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| Chaffin Luhana LLP

In January 2019, the New York State Legislature passed the “Child Victims Act.” It gives adult survivors of child sexual abuse a window of time in which to file civil lawsuits against their abusers, and or any public or private institution that may have been involved in allowing the abuse to take place.

Specifically, the new law allows child victims to file civil lawsuits until they reach the age of 55 (when it was previously to age 23), and criminal lawsuits until the age of 28. The bill also includes a one-year window allowing victims of any age to bring claims against their abusers.

A few months following the passage of this act, the Archdiocese of New York—the nation’s second-largest Roman Catholic Archdiocese—released a list of 120 clergy members who had been “credibly accused” of sexually abusing a minor, possessing child pornography, or who were the subject of a claim that was deemed eligible for compensation.

Review Board Checks Abuse Claims Against Specific Criteria

About three-quarters of the accused clergy were ordained between 1908 and 1969, with most ordained in the 1950s and 1960s. The list—which contains names, dates of ordination and current status—includes priests, deacons, and bishops who were incardinated in the Archdiocese of New York, but doesn’t include any priests belonging to religious orders or institutes.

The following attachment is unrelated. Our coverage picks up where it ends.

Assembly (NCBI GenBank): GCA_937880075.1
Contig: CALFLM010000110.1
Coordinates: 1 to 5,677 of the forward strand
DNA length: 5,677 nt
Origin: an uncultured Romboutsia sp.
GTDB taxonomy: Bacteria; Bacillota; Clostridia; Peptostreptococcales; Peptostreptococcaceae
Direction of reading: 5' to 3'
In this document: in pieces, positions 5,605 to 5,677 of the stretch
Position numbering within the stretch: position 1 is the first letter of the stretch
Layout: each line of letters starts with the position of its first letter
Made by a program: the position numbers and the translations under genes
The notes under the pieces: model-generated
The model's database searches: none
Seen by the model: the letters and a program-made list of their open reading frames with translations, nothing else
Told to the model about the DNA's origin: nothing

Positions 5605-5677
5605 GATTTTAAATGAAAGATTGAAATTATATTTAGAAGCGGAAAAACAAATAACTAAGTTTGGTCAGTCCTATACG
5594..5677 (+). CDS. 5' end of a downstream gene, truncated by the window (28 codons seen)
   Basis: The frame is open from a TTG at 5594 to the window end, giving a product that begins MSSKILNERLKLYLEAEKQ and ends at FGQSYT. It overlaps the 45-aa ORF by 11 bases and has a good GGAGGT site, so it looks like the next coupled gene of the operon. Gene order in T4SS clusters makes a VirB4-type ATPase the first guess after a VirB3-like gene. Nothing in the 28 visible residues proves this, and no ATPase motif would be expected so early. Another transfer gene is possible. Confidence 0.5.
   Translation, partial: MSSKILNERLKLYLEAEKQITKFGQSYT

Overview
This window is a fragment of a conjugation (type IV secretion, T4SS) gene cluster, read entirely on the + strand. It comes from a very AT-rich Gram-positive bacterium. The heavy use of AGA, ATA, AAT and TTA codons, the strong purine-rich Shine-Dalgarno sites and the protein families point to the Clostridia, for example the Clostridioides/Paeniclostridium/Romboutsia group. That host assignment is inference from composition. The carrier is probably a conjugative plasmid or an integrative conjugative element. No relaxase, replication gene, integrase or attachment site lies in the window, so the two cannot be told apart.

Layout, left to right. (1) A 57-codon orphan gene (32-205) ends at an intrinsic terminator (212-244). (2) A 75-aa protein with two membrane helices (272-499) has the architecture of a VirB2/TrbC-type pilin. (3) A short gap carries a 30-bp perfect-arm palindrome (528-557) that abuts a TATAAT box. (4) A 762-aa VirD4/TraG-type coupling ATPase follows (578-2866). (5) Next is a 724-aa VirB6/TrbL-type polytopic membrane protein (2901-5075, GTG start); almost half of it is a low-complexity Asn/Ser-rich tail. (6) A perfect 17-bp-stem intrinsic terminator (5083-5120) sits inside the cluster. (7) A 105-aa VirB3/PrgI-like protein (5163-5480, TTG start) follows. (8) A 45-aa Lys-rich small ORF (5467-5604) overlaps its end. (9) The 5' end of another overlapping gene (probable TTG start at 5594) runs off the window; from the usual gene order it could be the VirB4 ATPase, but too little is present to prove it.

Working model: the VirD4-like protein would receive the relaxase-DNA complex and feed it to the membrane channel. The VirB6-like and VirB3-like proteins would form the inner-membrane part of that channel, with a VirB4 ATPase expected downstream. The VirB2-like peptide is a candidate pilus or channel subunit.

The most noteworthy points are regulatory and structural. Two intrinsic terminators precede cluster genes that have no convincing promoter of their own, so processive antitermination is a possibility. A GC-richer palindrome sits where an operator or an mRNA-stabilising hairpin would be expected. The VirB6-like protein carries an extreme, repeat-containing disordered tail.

The bulk of the alleged abuse took place in the 1970s and 1980s. None of the individuals on the list remain active in the ministry. Many have died, and some were defrocked.

A review board determines “credible abuse” by checking the claims against the following criteria:

  • Allegations are found credible and substantiated
  • The accused was laicized or permanently removed from ministry
  • The accused admitted the allegation or was convicted of a crime in connection with the allegation
  • A civil settlement resulted from the allegation

Church Allows Priest to Continue Ministry After Allegations of Abuse

One of the priests on the list was Rev. Donald G. Timone. He was ordained in 1960 and suspended in 2018. He retired in 2009 but was continuing to celebrate mass in New York and California, even after two settlements were awarded in 2017 to victims who had previously accused him of abuse. As part of the settlement agreement, the victims had to agree to release the archdiocese from future legal claims.

Despite the archdiocese’s “zero-tolerance” policy concerning child sexual abuse, Father Timone was allowed to continue in the ministry even after the settlements were awarded. The New York Times noted that the archdiocese knew about at least two abuse allegations against Timone since 2002 when he was suspended pending an investigation, but the Church review board didn’t substantiate the accusation then.

Another name on the list was Theodore McCarrick, who had previously served as a priest in New York and then went on to become cardinal and archbishop of Washington, D.C. He was expelled from the priesthood in February 2019 after the Vatican found him guilty of sexual abuse.

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